In 2012, Canadian researchers published a case-control study in which use of oral fluoroquinolones was associated with an increased risk of retinal detachment.1 Although the relative risk was impressive (adjusted rate ratio, 4.5), the absolute risk was quite low (estimated at 1 excess case/2500 quinolone users/year). The study was conducted because several case reports had suggested a link between quinolones and retinal detachment, and because a possible causal mechanism existed: fluoroquinolones may have a deleterious effect on connective tissue (thus explaining their association with tendon rupture2), and connective tissue plays a role in the integrity of ocular structures, including the retina.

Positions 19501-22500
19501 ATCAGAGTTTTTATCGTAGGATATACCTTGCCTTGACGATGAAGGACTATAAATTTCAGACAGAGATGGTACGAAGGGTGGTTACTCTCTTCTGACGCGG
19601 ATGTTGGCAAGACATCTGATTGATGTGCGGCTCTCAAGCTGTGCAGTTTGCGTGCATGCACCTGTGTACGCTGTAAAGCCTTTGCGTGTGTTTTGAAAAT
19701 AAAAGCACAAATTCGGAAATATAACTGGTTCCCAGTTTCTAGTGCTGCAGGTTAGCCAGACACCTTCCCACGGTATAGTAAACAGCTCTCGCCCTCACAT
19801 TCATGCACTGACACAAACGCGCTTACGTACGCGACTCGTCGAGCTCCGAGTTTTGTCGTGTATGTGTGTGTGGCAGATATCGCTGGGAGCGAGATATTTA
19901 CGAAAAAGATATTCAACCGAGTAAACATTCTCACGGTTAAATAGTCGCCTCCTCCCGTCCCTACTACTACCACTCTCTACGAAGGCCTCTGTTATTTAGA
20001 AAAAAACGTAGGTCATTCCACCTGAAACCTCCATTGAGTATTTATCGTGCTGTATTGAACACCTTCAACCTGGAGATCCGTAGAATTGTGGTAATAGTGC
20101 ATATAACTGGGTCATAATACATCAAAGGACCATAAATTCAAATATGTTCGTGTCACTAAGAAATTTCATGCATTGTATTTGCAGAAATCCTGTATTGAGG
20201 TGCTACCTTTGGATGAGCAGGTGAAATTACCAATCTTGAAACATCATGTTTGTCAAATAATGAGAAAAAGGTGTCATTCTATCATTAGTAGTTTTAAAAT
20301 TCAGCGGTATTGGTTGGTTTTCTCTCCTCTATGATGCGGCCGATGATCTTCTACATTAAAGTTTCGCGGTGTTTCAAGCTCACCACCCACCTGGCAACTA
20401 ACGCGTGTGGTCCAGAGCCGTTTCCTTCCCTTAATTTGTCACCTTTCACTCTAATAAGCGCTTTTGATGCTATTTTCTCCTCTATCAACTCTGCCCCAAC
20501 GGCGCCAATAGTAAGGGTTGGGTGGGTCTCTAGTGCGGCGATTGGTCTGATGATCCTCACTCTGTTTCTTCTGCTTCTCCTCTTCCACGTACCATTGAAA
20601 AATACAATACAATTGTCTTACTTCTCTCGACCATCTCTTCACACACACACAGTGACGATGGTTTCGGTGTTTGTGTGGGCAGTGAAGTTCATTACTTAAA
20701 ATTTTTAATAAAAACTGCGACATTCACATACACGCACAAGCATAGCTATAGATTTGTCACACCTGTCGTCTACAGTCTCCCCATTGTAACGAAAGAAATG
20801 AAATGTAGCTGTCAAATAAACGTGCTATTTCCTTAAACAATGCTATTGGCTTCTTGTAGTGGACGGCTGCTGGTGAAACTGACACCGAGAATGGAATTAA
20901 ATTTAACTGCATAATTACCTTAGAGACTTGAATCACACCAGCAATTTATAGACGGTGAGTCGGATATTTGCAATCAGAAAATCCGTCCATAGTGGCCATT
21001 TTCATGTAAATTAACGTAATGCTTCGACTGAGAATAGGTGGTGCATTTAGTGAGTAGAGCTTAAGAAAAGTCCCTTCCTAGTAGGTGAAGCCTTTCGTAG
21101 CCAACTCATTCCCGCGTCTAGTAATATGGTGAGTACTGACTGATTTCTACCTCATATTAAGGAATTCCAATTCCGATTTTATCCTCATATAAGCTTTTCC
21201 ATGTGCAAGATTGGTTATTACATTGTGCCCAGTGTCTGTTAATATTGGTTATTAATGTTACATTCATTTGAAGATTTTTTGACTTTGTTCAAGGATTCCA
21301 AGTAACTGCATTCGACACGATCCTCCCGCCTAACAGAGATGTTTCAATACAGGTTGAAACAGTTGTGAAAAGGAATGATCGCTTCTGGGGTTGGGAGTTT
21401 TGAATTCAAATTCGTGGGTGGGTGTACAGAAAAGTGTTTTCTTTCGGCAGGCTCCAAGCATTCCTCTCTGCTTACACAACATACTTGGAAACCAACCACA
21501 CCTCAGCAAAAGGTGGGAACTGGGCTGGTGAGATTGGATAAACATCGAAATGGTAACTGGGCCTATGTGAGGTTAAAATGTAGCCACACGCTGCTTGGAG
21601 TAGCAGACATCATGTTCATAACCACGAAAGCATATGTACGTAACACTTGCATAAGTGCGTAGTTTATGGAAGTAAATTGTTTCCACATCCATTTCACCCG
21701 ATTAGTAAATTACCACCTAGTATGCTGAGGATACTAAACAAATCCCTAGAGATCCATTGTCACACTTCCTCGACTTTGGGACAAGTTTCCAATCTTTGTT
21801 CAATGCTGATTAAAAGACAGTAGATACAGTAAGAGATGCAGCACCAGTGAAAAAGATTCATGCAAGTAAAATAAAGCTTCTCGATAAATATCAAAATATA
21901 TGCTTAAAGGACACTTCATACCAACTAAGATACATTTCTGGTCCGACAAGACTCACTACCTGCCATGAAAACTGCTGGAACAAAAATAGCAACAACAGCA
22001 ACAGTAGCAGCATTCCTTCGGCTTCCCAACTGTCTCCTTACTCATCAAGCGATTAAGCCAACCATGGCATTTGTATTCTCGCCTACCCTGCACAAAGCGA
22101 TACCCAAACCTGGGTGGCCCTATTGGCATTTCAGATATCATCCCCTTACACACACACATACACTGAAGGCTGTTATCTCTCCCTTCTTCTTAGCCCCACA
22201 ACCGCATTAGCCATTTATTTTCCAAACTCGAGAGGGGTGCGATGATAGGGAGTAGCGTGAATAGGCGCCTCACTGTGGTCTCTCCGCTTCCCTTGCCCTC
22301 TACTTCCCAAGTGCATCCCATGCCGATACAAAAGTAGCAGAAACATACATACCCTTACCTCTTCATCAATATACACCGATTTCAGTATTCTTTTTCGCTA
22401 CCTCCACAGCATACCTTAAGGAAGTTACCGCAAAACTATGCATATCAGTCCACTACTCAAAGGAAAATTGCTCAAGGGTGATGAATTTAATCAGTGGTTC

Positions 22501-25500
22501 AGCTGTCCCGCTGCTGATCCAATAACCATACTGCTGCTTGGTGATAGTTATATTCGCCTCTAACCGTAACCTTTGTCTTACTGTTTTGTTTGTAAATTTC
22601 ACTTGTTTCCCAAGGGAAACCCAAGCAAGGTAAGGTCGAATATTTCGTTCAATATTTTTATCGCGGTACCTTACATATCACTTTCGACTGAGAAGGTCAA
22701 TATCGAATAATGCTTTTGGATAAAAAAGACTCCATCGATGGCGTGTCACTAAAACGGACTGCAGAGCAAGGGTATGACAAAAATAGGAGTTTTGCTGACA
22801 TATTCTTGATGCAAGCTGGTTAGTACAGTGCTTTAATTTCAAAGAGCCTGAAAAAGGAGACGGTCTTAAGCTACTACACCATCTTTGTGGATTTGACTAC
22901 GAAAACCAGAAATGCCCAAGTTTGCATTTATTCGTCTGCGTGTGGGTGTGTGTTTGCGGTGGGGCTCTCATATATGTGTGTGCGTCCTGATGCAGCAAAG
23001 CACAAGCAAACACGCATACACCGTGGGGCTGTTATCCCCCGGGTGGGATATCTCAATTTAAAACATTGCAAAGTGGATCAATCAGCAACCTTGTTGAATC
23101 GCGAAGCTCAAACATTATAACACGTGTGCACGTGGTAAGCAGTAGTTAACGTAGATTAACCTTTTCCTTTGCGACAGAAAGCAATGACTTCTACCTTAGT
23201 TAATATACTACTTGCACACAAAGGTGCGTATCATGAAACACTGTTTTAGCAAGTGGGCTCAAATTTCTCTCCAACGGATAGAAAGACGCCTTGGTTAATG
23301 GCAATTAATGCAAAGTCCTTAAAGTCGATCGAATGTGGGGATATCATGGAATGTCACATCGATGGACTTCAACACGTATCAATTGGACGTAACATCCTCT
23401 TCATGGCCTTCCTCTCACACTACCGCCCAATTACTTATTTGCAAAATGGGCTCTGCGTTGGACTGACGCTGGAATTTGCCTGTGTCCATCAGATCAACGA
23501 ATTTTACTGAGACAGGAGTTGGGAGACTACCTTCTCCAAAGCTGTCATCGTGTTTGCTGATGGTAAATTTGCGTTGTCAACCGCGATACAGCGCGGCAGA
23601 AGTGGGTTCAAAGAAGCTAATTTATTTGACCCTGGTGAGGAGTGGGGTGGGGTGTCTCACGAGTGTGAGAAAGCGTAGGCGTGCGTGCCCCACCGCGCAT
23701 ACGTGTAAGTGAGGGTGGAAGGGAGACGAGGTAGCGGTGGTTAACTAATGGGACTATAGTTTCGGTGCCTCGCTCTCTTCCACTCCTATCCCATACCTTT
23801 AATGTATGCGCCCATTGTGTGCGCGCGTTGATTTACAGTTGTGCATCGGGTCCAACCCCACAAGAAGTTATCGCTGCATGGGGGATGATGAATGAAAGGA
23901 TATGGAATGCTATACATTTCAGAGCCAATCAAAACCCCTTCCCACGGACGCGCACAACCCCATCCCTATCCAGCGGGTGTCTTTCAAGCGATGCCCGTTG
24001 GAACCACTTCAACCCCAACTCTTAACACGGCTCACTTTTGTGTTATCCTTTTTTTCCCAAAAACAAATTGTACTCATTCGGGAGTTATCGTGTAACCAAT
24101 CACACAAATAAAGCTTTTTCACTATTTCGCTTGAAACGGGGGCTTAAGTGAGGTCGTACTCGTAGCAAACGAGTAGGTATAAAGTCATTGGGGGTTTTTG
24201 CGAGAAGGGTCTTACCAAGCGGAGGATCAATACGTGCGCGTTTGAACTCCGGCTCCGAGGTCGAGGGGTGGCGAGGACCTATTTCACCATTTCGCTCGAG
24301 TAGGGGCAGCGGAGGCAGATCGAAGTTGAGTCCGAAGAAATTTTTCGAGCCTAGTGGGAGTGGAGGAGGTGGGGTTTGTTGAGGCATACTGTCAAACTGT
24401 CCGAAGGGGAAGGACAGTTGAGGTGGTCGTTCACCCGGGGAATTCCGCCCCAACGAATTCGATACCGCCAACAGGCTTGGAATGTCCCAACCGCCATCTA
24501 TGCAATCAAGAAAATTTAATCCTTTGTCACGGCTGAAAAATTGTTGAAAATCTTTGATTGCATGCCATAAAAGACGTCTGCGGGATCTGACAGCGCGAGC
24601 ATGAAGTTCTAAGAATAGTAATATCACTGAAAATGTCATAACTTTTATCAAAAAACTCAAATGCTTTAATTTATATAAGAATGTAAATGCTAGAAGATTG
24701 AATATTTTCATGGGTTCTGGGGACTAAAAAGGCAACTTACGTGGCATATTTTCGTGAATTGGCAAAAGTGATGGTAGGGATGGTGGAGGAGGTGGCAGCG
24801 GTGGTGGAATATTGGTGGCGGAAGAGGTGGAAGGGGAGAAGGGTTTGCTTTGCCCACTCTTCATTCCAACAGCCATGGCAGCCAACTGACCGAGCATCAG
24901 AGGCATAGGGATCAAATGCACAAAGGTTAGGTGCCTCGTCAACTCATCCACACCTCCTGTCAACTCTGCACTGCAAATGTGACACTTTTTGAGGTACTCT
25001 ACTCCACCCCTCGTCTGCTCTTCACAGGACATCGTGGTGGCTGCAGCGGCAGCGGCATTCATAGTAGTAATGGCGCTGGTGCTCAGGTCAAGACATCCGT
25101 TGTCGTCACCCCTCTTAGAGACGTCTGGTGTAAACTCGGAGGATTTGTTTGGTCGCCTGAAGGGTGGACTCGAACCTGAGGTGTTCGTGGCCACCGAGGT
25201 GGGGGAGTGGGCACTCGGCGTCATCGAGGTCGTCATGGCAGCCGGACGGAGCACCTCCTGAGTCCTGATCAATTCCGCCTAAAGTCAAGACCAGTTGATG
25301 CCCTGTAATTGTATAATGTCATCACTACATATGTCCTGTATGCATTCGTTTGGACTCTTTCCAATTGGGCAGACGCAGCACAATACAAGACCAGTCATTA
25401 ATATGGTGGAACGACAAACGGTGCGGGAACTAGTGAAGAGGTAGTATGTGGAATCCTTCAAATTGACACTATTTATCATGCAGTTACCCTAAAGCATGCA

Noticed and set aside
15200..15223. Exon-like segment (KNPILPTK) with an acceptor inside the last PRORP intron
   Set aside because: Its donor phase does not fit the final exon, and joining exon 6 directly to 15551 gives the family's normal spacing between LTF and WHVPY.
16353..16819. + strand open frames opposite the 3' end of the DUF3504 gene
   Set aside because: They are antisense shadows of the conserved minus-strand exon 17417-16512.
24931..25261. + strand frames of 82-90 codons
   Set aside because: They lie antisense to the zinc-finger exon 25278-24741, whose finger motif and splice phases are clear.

Brett AS. Oral Fluoroquinolone Use and Retinal Detachment: Reconciling Conflicting Findings in Observational Research. JAMA. 2013;310(20):2151–2153. doi:10.1001/jama.2013.280501
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